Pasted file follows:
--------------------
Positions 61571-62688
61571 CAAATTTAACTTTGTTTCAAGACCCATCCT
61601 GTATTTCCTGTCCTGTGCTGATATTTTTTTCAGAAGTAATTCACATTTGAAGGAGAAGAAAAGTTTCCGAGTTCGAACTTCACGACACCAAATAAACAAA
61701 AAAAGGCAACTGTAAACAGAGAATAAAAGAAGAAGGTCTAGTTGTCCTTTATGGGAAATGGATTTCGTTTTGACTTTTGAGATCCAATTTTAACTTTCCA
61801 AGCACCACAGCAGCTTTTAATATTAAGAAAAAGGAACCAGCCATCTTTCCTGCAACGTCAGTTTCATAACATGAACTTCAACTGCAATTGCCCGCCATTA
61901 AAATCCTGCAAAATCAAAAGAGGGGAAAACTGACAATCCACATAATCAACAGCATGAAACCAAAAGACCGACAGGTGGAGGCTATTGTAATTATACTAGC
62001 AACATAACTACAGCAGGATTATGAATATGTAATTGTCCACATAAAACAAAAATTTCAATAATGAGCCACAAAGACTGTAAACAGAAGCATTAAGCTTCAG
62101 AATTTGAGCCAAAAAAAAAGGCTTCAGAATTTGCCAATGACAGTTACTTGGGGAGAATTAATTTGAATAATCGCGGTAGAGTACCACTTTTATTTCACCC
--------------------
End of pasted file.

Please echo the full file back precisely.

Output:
Positions 61571-62688
61571 CAAATTTAACTTTGTTTCAAGACCCATCCT
61601 GTATTTCCTGTCCTGTGCTGATATTTTTTTCAGAAGTAATTCACATTTGAAGGAGAAGAAAAGTTTCCGAGTTCGAACTTCACGACACCAAATAAACAAA
61701 AAAAGGCAACTGTAAACAGAGAATAAAAGAAGAAGGTCTAGTTGTCCTTTATGGGAAATGGATTTCGTTTTGACTTTTGAGATCCAATTTTAACTTTCCA
61801 AGCACCACAGCAGCTTTTAATATTAAGAAAAAGGAACCAGCCATCTTTCCTGCAACGTCAGTTTCATAACATGAACTTCAACTGCAATTGCCCGCCATTA
61901 AAATCCTGCAAAATCAAAAGAGGGGAAAACTGACAATCCACATAATCAACAGCATGAAACCAAAAGACCGACAGGTGGAGGCTATTGTAATTATACTAGC
62001 AACATAACTACAGCAGGATTATGAATATGTAATTGTCCACATAAAACAAAAATTTCAATAATGAGCCACAAAGACTGTAAACAGAAGCATTAAGCTTCAG
62101 AATTTGAGCCAAAAAAAAAGGCTTCAGAATTTGCCAATGACAGTTACTTGGGGAGAATTAATTTGAATAATCGCGGTAGAGTACCACTTTTATTTCACCC